|Empty seats at Indy--a common sight|
The Brickyard 400 used to be the unofficial peak of Nascar’s summer season—big crowds, big special paint schemes, and big announcements for the future. Well, we got one of them this past weekend (Alex Bowman going to the 88 car, in case you missed NBC’s documentary on the subject during the rain delay). Lately Indy weekend has become the time for the media to talk about how far Nascar has fallen, and which a massive venue 20% full at best, they sure have the right to do so.
But what CAN Nascar actually do to improve itself, both with fans and with its financial stakeholders (TV partners, sponsors, etc.)? And more-importantly, what are the chances of these things actually coming to pass?
Well, that’s where I come in. Here’s 10 things Nascar can do to turn itself around—and the likelihood of them actually happening.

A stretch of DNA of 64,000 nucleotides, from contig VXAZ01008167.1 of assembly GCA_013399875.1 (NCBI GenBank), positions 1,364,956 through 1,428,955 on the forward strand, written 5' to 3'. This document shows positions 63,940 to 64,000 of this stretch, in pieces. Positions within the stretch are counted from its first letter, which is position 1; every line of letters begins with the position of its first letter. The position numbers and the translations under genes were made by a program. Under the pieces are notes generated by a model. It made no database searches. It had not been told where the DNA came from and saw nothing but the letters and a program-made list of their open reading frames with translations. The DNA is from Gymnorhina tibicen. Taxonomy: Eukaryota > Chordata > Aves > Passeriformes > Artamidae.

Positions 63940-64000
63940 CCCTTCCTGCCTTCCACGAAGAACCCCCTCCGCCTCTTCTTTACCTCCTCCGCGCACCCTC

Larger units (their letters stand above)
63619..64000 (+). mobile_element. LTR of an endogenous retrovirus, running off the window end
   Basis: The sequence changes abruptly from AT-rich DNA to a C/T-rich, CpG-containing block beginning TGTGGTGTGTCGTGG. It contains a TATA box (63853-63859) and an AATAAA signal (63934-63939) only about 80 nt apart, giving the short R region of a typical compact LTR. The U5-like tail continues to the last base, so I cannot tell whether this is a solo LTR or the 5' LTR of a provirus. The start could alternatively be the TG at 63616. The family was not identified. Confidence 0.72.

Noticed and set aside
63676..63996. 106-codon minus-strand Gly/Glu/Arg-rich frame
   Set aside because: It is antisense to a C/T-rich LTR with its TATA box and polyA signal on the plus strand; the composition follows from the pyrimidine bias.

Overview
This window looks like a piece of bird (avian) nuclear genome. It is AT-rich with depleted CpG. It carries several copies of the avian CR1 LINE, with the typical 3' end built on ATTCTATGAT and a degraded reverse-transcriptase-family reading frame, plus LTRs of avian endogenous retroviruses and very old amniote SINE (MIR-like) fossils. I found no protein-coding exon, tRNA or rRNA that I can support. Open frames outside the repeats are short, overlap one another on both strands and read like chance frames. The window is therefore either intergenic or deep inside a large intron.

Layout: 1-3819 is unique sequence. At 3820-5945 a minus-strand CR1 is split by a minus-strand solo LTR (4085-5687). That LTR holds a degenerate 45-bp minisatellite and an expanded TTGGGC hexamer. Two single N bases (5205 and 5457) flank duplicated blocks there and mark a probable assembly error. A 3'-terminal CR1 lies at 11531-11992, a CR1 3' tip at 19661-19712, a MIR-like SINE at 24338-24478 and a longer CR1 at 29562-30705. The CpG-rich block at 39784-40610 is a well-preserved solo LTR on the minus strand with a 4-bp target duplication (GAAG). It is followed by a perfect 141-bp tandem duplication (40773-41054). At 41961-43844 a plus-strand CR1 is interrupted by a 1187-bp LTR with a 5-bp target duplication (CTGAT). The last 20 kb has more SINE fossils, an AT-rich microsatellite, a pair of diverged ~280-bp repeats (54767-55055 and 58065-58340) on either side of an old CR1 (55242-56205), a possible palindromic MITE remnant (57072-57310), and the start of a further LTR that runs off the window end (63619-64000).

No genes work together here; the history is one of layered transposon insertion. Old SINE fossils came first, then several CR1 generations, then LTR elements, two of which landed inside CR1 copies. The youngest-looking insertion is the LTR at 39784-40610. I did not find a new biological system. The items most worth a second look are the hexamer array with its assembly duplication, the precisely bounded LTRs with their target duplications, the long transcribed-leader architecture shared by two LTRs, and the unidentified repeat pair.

1.) Do Nothing—since Brian France took over, Nascar’s been like the weather—if you don’t like what its doing now, just wait a little while and things will be different. Fans (especially hardcore old-school fans) have a major case of “change fatigue”, where one can’t get used to a new format, points system, or car-type without another change coming along to get used to again. Even if you don’t like the way things are right now, you’d have to admit that barring a full-scale rollback of every single change (which is NOT going to happen), simply leaving things alone like the Cha—er, Playoffs, points system, stage setup, etc. would give the sport something it hasn’t had in a long time—stability. But let’s be honest—is there ANYTHING in Nascar’s current leadership that gives you any confidence that they’d be able to sit on their hands for more than a few years? CHANCES OF THIS HAPPENING—POSSIBLE, BUT NOT GOOD.